To aid resolution of the jurisdictional issue, a court “may receive interrogatories, depositions or any combination of the recognized methods of discovery ... But even if the court receives discovery materials, unless there is a full and fair hearing, it should not act as a fact finder and must construe all disputed facts in the plaintiff's favor and consider them along with the undisputed facts.”[17] “Once a plaintiff has established minimum contacts, the burden shifts to the defendant to show that the assertion of jurisdiction would be unfair.”[18]

         “A federal district court has personal jurisdiction over a nonresident defendant to the same extent as a state court in the state in which the district court is located.”[19] Thus, personal jurisdiction over a nonresident defendant attaches only when a defendant is amenable to service of process under the forum state's long-arm statute and the exercise of jurisdiction comports with the due process clause of the fourteenth amendment. In this case, these two queries merge into one because Louisiana's long-arm statute extends jurisdiction coextensively with the limits of the Due Process Clause of the U.S. Constitution.[20]

         Where a defendant has “continuous and systematic general business contacts” with the forum state, the court may exercise “general jurisdiction” over any action brought against the defendant.[21] Where contacts are less pervasive, a court may still exercise “specific” jurisdiction “in a suit arising out of or related to the defendant's contacts with the forum.”[22]

         B. Specific Jurisdiction

         The constitutional requirements for specific jurisdiction may be satisfied by showing that the defendant has sufficient “minimum contacts” with the forum state such that imposing a judgment would not “offend traditional notions of fair play and substantial justice.”[23] The Fifth Circuit follows a three-step analysis for this determination. First, a court must determine “whether the defendant has minimum contacts with the forum state, i.e., whether it purposely directed its activities toward the forum state or purposefully availed itself of the privileges of conducting activities there.”[24]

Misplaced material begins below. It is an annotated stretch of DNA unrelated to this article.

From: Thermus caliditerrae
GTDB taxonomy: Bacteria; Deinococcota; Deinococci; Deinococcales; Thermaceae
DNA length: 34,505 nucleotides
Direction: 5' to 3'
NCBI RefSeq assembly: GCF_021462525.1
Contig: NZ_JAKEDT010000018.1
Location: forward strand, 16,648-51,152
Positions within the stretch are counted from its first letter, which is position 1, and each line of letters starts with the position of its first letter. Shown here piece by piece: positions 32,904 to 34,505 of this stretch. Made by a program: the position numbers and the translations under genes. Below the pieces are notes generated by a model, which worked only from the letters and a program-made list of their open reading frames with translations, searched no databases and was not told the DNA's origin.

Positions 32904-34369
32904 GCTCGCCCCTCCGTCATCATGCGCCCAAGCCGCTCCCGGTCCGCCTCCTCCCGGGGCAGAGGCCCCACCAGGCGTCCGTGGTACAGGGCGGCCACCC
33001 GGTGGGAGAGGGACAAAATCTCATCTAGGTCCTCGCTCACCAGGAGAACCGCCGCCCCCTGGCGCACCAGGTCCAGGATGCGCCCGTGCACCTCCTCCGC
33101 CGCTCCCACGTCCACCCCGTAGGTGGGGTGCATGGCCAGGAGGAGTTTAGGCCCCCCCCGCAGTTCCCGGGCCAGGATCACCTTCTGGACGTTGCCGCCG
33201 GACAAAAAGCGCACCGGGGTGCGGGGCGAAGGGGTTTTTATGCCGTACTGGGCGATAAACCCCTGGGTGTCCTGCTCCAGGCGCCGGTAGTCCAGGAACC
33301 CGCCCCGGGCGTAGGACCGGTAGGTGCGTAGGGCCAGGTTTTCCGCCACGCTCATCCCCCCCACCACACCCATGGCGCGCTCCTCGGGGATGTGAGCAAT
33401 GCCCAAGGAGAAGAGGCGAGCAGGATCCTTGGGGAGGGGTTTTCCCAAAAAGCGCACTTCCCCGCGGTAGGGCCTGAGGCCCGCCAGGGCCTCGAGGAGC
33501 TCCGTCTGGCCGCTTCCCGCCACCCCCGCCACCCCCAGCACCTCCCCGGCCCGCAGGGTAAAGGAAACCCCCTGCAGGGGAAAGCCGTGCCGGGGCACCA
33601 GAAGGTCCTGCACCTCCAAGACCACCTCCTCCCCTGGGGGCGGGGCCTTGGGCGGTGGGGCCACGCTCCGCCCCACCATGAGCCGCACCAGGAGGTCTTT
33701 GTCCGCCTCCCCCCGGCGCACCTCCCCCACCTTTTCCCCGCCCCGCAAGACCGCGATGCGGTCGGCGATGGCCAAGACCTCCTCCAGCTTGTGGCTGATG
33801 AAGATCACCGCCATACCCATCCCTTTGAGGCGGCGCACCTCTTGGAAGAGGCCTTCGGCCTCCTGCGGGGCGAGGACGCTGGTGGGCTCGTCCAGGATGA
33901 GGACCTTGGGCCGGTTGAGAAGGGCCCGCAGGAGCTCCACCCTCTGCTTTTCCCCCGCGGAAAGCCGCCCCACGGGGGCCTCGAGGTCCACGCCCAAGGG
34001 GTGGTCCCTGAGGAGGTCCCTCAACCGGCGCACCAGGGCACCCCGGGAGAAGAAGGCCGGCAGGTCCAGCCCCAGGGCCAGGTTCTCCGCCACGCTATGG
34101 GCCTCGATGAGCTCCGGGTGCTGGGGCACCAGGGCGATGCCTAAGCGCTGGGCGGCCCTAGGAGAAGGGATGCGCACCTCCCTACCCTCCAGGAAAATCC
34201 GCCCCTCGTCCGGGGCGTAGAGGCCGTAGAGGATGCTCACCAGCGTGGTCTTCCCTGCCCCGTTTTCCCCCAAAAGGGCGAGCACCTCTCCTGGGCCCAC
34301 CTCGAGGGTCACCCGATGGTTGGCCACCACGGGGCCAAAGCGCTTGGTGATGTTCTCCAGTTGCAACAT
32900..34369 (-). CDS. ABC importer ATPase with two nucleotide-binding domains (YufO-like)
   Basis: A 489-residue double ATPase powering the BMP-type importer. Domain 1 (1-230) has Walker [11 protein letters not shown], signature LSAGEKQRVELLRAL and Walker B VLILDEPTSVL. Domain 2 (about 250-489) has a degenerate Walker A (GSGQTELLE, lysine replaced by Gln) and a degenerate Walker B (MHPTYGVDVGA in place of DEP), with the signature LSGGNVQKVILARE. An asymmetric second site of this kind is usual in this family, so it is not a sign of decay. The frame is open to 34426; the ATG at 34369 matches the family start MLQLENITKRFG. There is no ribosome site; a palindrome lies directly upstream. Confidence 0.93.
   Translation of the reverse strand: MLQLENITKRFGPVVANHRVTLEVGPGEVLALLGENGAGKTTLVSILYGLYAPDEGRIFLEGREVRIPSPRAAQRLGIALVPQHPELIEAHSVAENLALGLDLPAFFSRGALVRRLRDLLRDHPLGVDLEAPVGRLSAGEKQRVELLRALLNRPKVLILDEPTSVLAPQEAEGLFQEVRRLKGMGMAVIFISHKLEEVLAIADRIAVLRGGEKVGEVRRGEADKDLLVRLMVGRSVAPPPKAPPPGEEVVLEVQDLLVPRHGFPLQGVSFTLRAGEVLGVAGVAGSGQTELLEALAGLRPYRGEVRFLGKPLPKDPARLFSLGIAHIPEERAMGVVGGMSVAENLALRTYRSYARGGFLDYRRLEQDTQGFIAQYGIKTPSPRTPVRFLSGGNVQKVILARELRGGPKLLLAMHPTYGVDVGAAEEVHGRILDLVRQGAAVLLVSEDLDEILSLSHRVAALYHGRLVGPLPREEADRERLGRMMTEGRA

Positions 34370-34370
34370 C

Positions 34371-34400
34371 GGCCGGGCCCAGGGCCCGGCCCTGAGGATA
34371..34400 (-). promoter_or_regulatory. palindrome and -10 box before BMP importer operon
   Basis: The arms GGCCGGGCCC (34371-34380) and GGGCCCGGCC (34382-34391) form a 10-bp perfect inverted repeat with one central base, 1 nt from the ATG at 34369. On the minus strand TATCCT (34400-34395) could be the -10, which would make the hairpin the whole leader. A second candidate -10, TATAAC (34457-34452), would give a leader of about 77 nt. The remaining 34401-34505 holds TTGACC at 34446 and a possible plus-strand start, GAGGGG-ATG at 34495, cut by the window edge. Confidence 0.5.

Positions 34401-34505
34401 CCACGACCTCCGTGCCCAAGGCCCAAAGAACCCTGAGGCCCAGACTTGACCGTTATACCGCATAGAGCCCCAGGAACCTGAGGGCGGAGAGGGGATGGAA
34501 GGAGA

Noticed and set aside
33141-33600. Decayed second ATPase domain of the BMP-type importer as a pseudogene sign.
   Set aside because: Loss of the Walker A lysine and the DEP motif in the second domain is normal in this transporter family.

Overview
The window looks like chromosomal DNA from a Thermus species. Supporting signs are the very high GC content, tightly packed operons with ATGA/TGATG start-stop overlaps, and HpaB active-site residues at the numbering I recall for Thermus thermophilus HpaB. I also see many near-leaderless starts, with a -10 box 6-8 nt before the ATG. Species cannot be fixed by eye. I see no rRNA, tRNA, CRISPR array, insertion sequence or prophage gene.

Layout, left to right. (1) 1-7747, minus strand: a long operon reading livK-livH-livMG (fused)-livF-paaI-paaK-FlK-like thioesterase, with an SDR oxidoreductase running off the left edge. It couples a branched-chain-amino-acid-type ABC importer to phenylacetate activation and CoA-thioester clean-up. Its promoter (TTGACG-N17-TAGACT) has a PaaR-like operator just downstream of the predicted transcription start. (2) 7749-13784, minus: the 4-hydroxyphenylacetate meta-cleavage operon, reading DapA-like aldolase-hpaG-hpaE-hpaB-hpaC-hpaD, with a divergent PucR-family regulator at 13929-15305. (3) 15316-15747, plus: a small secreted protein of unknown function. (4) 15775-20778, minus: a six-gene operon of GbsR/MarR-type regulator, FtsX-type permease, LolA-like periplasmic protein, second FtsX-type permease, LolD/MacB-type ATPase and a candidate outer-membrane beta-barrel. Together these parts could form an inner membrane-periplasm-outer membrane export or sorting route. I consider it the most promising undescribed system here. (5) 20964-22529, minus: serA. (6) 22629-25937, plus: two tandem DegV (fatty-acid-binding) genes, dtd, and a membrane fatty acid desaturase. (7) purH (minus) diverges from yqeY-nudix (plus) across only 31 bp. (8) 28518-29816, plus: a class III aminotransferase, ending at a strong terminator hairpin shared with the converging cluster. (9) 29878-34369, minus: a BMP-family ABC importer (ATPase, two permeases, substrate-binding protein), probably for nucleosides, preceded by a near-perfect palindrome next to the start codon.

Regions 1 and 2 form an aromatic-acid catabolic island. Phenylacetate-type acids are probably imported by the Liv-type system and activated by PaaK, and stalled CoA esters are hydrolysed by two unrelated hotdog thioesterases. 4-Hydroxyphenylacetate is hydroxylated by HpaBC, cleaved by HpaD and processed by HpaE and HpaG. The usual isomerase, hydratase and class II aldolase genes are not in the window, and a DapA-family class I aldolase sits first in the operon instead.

This “minimum contacts”/”purposeful availment” inquiry is fact intensive. No one element is decisive, and the number of contacts with the forum state is not, by itself, determinative.[25] A single, substantial act directed toward the forum can support specific jurisdiction, [26] but even multiple contacts, if “[r]andom, fortuitous, or attenuated ... are not sufficient to establish jurisdiction.”[27] What is significant is whether the contacts suggest that the nonresident defendant purposefully availed himself of the privileges or benefits of the laws of the forum state.[28]

         Second, a court considers “whether the plaintiff's cause of action arises out of or results from the defendant's forum-related contacts.”[29] At this step, the proper focus in the analysis is on the “relationship among the defendant, the forum, and the litigation.”[30]This is a claim-specific inquiry, as “the Due Process Clause prohibits the exercise of jurisdiction over any claim that does not arise out of or result from the defendant's forum contacts.”[31]

         Finally, “[i]f the plaintiff successfully satisfies the first two prongs, the burden shifts to the defendant to defeat jurisdiction by showing that its exercise of jurisdiction would be unfair or unreasonable.”[32] In this inquiry, a court analyzes five factors: “(1) the burden on the nonresident defendant, (2) the forum state's interests, (3) the plaintiff's interest in securing relief, (4) the interest of the interstate judicial system in the efficient administration of justice, and (5) the shared interest of the several states in furthering fundamental social policies.”[33] “It is rare to say the assertion [of jurisdiction] is unfair after minimum contacts have been shown.”[34]